If it were me making the call, I wouldn’t hesitate to go back to Cutler and try to max out the potential of the offense. They’ll never be better than mediocre with Hoyer. If they run the ball like they did against Detroit they could be great with Cutler. Cutler is still good enough to win a Super Bowl with, even if the Bears are a long way away from that right now. But I don’t get to make the call. Fox does and Fox has already told us what he likes.

Fox is a defensive coach and defensive coaches tend to like the quarterback who protects the ball better. Not only has Hoyer not thrown an interception in his two starts, he really hasn’t had many passes that were even close to being picked off. Even at his best, Cutler has a few throws you’d rather he didn’t attempt.

When mentioning Hoyer and a possible quarterback controversy, we can’t ignore his first game in which I charted him with SEVENTEEN!! inaccurate passes, but none of those inaccurate passes were intercepted.

Hoyer moves through his progressions very quickly and gets the ball out. He may not be able to threaten defenses vertically and may not be particularly accurate, but he isn’t turning the ball over. He gets the ball out into the hands of the playmakers and maybe that’s what the Bears need right now? Cutler is better at making chicken salad out of chicken shit, but maybe the Bears already have chicken salad and Hoyer is better at seasoning it.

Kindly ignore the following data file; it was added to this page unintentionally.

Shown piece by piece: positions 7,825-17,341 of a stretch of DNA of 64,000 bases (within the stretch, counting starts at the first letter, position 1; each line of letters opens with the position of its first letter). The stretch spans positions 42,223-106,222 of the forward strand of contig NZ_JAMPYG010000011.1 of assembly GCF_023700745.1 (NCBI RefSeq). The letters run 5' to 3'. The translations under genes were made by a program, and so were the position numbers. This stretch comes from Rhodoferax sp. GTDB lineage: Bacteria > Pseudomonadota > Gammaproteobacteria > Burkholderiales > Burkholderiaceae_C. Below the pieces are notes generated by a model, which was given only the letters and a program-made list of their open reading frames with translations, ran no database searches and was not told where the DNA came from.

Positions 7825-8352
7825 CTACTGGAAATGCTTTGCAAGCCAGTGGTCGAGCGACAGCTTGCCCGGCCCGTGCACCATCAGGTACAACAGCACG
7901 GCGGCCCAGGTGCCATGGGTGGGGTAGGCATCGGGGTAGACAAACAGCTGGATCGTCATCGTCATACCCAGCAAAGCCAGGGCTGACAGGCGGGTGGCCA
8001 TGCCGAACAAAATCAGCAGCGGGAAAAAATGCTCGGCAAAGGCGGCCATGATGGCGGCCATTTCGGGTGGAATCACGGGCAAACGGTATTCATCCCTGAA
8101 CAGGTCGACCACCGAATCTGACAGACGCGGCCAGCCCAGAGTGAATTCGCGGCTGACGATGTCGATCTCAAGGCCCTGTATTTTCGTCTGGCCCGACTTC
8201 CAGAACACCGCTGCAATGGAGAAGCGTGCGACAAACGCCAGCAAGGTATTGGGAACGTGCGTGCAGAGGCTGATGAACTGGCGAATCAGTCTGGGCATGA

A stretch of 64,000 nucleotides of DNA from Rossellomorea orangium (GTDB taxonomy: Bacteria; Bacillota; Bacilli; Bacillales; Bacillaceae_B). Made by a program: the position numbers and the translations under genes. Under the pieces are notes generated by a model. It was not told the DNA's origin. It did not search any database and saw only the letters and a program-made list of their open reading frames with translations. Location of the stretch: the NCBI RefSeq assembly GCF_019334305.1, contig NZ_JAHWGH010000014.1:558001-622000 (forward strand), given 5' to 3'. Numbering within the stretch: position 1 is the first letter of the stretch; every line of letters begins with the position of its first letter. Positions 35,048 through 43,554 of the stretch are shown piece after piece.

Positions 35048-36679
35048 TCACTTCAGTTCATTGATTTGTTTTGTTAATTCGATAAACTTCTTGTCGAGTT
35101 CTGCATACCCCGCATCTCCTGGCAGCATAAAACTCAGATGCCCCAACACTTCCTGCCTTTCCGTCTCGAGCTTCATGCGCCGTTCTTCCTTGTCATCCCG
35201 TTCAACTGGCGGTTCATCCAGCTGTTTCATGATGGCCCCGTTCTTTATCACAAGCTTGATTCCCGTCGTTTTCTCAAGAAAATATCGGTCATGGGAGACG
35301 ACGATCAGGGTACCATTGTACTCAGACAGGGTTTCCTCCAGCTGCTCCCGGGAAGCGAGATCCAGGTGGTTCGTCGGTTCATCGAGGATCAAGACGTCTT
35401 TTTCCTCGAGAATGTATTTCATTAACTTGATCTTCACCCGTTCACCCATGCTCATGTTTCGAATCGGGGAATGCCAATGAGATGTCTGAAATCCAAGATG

Ultimately, Jay Cutler is better than Brian Hoyer, but we don’t know if the Bears are better with Jay Cutler or Brian Hoyer. If you were John Fox — and your NFL life depended on not being terrible this season — how could you bench a hot hand?

The Rook Can Play

While Fox hasn’t committed to a quarterback, he left no question who his running back is going to be going forward.

After the game Fox said: “I think he’s outstanding and we will ride him pretty good moving forward.” And, really, what’s not to like?

We all knew Howard was powerful coming into the draft, but I think everybody — including NFL scouts — underestimated his quickness and burst. Once he sees the hole, he cuts up field gets through it and packs a punch. While the offensive line was good, I also had Howard down for seven broken tackles and five runs for more than 10 yards.